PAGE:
All eyes will be on a 1-eyed colt named Patch at Derby

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LOUISVILLE, Ky. (AP) His name is Patch, a horse with one eye, and he’ll be running in the Kentucky Derby. How he lost the eye is a mystery.

“No one really knows,” trainer Todd Pletcher said.

Pletcher has two other horses going in the first leg of the Triple Crown at Churchill Downs – Always Dreaming and Tapwrit. But if Patch comes up big, he’ll be the first Derby winner with one eye.

As it turns out, Patch is not the first visually impaired colt to run for Pletcher at the Derby. In 2004, Pollard’s Vision finished 17th. Pollard’s Vision had sight in only one eye when Pletcher purchased him as a 2-year-old. It didn’t prevent him from becoming a multiple stakes winner of more than $1.4 million.

Patch has adjusted to a limited field of vision. But the circumstances surrounding his condition are murky.

“We came in one morning and his eye was a little bit swollen, and he was tearing heavily,” Pletcher said.

There was no evidence of additional trauma, suggesting the colt had fallen or run into an object. Aggressive treatment failed and the eye was removed.

“Everyone is stumped as to exactly what happened,” Pletcher said.

Once Patch recovered, Pletcher wondered how he would respond. The horse had already started training. It was never an issue.

“We thought there might be a period where he needed to adjust, that he would carry himself a little differently,” Pletcher said. “Actually, he showed no ill effects from it at all.”

Patch has one win in three starts. He earned his way into this race with a second-place finish in the Louisiana Derby.

Patch figures to be a long shot Saturday, but already he has a following among racing fans and on social media.

“I kind of anticipated Patch would become pretty popular,” Pletcher said. “It’s an intriguing story and he’s a really, really cool horse to be around. He’s very laid back, very professional, very straightforward to train.”

Tiger Roll wins Grand National in photo finish

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AINTREE, England — Tiger Roll won the Grand National Steeplechase in a photo finish over Pleasant Company as Irish horses dominated the world’s most famous steeplechase at Aintree on Saturday.

A 4 1/2-mile (6,400-meter) race was won by a matter of inches in the closest finish to the Grand National since 2012, when Neptune Collonges won by a nose.

Tiger Roll, a 10-1 shot, was leading by as much as 10 lengths in the long run to the line, but only just held off the fast-finishing Pleasant Company (25-1) to win a first prize of 500,000 pounds ($710,000).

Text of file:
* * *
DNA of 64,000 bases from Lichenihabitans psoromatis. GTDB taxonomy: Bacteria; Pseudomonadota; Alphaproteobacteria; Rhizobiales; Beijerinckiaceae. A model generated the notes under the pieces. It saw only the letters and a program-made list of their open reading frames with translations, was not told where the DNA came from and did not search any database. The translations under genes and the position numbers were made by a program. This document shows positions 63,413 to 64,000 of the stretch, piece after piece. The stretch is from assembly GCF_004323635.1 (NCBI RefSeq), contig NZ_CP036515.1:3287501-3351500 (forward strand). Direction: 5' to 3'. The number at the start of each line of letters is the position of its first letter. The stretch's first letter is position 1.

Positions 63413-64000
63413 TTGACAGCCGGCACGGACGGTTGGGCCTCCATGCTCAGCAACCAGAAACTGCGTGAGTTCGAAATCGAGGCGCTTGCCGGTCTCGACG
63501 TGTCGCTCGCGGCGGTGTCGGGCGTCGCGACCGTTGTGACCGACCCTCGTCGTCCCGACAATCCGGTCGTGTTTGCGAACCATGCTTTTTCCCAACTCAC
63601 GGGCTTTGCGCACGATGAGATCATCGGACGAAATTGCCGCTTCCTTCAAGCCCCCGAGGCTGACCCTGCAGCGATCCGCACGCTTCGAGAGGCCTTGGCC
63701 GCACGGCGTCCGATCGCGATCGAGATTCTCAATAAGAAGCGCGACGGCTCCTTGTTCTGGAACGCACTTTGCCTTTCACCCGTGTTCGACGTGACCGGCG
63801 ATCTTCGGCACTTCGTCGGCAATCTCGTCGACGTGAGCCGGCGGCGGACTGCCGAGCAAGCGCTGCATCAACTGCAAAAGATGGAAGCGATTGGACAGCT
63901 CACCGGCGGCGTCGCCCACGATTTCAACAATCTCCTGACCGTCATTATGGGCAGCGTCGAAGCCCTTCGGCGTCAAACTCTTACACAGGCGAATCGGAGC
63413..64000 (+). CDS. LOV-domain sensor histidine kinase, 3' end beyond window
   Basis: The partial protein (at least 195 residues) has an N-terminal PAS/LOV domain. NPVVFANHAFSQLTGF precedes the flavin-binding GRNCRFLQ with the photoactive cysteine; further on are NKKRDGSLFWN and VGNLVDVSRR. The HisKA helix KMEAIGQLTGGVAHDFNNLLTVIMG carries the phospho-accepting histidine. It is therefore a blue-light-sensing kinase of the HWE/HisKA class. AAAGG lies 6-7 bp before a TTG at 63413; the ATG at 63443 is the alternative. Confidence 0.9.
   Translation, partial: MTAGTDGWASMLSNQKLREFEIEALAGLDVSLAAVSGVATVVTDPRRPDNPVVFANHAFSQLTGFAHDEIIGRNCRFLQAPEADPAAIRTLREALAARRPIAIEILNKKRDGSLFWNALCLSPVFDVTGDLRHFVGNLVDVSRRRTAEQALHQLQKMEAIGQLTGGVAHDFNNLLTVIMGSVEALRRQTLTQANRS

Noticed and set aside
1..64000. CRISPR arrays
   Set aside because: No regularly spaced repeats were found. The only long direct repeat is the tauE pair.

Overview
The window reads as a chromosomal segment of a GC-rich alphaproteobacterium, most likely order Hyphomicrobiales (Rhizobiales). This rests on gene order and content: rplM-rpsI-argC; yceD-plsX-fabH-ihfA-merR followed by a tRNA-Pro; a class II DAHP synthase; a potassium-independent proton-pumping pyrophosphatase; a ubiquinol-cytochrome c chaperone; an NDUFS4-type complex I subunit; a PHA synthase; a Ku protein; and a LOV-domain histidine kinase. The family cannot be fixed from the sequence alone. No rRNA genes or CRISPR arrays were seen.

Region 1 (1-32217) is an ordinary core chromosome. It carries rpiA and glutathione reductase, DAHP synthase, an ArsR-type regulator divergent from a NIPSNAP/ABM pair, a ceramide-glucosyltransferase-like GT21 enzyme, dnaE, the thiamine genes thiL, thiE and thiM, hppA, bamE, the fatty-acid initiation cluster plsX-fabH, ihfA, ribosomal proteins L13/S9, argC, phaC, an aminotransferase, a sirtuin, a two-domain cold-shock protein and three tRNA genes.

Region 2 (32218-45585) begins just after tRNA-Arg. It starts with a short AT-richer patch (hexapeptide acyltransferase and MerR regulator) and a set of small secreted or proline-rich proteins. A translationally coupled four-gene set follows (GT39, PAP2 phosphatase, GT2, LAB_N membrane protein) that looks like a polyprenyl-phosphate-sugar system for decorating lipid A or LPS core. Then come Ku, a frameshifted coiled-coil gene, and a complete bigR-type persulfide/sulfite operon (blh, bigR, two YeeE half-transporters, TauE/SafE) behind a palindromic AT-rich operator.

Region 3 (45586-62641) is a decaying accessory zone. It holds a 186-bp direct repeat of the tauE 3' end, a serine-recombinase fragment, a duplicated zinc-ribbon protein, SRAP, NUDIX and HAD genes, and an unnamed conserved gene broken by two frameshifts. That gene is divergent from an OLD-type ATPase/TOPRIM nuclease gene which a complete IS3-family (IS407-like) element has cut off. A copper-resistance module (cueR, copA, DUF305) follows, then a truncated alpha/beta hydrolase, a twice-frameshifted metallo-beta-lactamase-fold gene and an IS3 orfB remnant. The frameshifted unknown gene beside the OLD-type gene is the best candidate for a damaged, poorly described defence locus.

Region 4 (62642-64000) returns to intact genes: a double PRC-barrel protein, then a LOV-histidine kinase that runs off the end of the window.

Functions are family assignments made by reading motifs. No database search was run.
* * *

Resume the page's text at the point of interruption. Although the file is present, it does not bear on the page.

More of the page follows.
“I did have a big fear,” said jockey Davy Russell, who won the race for the first time at his 14th attempt. “It would have been heartbreaking.”

The first four horses home in the National were from Ireland, including Bless The Wings (40-1) and Anibale Fly (10-1).

It was the second National victory for both trainer Gordon Elliott, who also won with Silver Birch in 2007, and owner Michael O’Leary, who had 2016 winner Rule The World. O’Leary is chief executive of budget airline Ryanair.

“We bought the horse as a pint-sized hurdler,” O’Leary said, “but he’s got a heart of a lion.”

Russell grew up dreaming of winning the National. As a child, he erected Aintree-style fences in his garden and pretended to ride a horse over them.

“I’ve won this race thousands of times (in my head),” Russell said. “But not like this.”

David Mullins, the jockey of Pleasant Company, said he thought he was well-beaten after jumping the next-to-last fence.

“Davy was going so much better than me,” Mullins said.

That seemed to be the case as the horses made it past the elbow in the run to the line, but Pleasant Company closed in as Tiger Roll faded. It was too close to call as they crossed the line and the 171st edition of the race required a photo finish to separate them.

Total Recall went off as the 7-1 favorite but fell.

 

Baffert: McKinzie won’t run in Santa Anita Derby

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ARCADIA, Calif. (AP) McKinzie will miss the Santa Anita Derby on April 7 because of an unspecified problem.

Hall of Fame trainer Bob Baffert confirmed the colt won’t run in the West Coast’s major prep for the Kentucky Derby due to an issue in one of his hind legs. X-rays and scans haven’t confirmed what it is.

Baffert said Saturday in Dubai that McKinzie is “definitely out,” according to multiple media reports. He says he’s being “very cautious.”

The colt edged Bolt d’Oro in the San Felipe Stakes on March 10, but was disqualified and placed second for interference in the stretch.

McKinzie was 10th on the Kentucky Derby leaderboard with 40 points for owners Karl Watson, Mike Pegram and Paul Weitman. The colt won the Los Alamitos CashCall Futurity on Dec. 9 and the Sham Stakes on Jan. 6.

Baffert was in the Middle East to saddle West Coast and Mubtaahij to second- and third-place finishes in the $10 million Dubai World Cup.